A second effect, called by Kagan and Klinger fluctuational preparation of the barrier (FPB), will always tend to increase the tunnelling rate. Thermal motion of the atoms that define the potential barrier between two sites will sometimes raise and other times lower the height of the barrier. The total tunnelling rate will be determined largely by the rate during the time when the atoms take on configurations most conducive to the transition; the path of least resistance contributes the most. Both of these effects depend on the thermal fluctuations of atomic positions, and so are expected to have a larger influence as temperature rises. Barrier fluctuations will have their greatest effect at high temperatures since long-wavelength phonons simply shift whole regions of the lattice without changing the relative positions of atoms close to the interstitial. Short wavelength phonons will produce shifts in the separation of adjacent atoms, the ones that define the shape of the barrier, and are excited at temperatures approaching the Debye temperature. The transition rate including the effects of both polaron deformation and barrier fluctuations is
Expanding the square of the matrix element in Eq. (5.22)
and writing the -function
in terms of its Fourier transform, we can write the hop rate
as an integral over time
Expanding each part in terms of the creation and annihilation
operators , ,(for which we have the commutator , since phonons are bosons)
Doing the same calculation with the second set of time-dependent operators,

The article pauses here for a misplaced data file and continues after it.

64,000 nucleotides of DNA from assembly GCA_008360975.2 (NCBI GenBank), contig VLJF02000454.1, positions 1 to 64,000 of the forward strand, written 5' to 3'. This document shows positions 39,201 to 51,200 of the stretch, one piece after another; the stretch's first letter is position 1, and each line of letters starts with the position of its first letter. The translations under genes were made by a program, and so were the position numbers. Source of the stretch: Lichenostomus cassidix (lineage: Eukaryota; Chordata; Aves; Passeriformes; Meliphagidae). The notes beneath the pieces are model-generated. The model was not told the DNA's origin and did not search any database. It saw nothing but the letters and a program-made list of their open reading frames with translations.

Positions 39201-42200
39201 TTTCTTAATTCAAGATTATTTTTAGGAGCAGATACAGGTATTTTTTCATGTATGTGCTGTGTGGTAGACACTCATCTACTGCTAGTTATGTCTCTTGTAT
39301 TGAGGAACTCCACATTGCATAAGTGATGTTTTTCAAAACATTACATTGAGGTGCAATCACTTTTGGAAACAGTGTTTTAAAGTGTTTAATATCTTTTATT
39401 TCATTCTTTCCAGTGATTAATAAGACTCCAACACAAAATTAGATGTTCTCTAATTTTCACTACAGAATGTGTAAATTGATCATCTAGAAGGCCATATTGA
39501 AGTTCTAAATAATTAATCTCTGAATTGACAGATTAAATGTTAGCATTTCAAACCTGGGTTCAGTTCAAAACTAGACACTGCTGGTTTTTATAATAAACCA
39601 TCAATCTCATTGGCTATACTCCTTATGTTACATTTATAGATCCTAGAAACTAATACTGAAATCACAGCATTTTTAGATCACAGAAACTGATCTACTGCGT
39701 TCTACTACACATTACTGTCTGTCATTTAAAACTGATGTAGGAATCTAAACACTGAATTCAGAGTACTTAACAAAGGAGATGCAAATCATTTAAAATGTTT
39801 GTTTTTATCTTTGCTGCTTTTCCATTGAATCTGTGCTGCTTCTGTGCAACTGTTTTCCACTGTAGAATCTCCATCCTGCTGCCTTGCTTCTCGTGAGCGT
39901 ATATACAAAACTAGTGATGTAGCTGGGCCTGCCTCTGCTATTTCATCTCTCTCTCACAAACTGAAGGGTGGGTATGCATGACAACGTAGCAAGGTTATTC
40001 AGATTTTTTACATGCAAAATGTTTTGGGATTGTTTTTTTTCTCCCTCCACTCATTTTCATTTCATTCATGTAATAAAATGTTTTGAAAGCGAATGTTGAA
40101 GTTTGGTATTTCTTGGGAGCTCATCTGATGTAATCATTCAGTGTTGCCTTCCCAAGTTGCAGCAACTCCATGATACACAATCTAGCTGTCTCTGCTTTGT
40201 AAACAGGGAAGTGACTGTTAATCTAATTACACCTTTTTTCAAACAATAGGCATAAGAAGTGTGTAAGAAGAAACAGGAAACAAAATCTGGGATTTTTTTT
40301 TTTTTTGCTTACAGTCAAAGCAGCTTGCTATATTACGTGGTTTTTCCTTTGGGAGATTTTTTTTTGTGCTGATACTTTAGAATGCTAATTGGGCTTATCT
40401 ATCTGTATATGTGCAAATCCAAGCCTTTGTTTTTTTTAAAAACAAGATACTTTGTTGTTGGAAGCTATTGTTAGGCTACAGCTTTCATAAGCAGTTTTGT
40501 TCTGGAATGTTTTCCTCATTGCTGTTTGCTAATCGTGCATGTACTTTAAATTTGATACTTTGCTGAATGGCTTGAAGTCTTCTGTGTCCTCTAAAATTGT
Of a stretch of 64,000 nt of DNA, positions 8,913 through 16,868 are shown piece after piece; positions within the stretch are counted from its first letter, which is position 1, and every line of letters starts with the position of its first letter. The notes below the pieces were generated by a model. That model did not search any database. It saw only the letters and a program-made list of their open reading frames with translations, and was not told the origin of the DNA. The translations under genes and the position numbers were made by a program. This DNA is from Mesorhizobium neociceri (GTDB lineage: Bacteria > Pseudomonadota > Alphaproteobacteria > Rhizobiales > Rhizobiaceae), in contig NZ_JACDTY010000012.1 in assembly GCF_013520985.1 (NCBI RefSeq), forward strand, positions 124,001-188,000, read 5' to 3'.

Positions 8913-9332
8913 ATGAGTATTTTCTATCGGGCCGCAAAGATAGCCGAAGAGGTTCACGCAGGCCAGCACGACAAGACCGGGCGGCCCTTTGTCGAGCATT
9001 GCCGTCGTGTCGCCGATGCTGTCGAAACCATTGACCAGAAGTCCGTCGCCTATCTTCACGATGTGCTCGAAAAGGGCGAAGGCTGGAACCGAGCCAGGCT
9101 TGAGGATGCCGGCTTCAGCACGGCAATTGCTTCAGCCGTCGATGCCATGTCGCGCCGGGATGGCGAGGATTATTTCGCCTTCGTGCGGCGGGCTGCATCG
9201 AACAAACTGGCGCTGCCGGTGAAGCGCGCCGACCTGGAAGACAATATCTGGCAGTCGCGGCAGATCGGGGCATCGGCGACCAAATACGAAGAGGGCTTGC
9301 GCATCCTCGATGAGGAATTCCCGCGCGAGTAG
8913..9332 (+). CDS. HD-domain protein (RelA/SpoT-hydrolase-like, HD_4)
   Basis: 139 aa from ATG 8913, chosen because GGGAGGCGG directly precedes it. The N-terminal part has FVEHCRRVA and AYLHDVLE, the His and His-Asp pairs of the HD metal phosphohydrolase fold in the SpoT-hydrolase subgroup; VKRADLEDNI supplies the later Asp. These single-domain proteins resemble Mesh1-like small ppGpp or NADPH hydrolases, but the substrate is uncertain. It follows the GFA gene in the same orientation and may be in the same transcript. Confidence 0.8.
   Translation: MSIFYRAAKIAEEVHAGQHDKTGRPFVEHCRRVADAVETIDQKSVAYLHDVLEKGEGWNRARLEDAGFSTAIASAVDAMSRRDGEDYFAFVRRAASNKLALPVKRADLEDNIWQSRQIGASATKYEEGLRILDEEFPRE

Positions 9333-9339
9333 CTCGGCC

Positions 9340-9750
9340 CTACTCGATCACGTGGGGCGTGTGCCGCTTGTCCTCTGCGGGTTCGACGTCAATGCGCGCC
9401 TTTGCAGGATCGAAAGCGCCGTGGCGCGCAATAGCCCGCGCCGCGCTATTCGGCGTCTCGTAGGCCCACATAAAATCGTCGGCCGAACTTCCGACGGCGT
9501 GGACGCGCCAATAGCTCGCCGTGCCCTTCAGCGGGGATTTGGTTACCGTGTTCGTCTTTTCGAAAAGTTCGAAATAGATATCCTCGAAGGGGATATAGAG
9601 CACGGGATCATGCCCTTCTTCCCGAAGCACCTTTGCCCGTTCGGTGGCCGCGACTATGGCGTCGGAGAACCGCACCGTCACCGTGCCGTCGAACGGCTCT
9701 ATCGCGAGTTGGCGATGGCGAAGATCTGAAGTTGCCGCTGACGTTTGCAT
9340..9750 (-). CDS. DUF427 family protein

[with ]and then calculating the expectation value of the product of all
six operators gives the result
Introducing two more sums over the phonon spectrum
results, with more algebra, in the general expression
Due to the presence of the oscillating terms, e-F1(t) is peaked
about t=0, and so makes the largest contribution to the integral
in Eq. (5.25)
For small and several
approximations can be
made to further simplify these expressions, leading to an expression that
yields its (approximate) temperature dependence in a more intuitive way.
Using these approximations and defining the following functions enables us to write an expression for the hop rate in which all the sums over the phonon population have been integrated out.
In terms of these functions we obtain
This integral can be solved exactly, giving a simple expression for the hop rate
If the coupling to barrier fluctuations turns out to be negligible (that is, letting all the 's go to zero) then we recover the familiar expression
The motivation for making all of these approximations was to allow one to write a simple expression for the hop rate. It turns out that the existence of an upper cut-off frequency (essentially the Debye frequency ) in the sums over the phonon modes makes it possible to calculate the integrals in the general form, Eq. (5.35), by numerical methods without making any further approximations. This approach is taken in the analysis of Mu diffusion in solid Xe.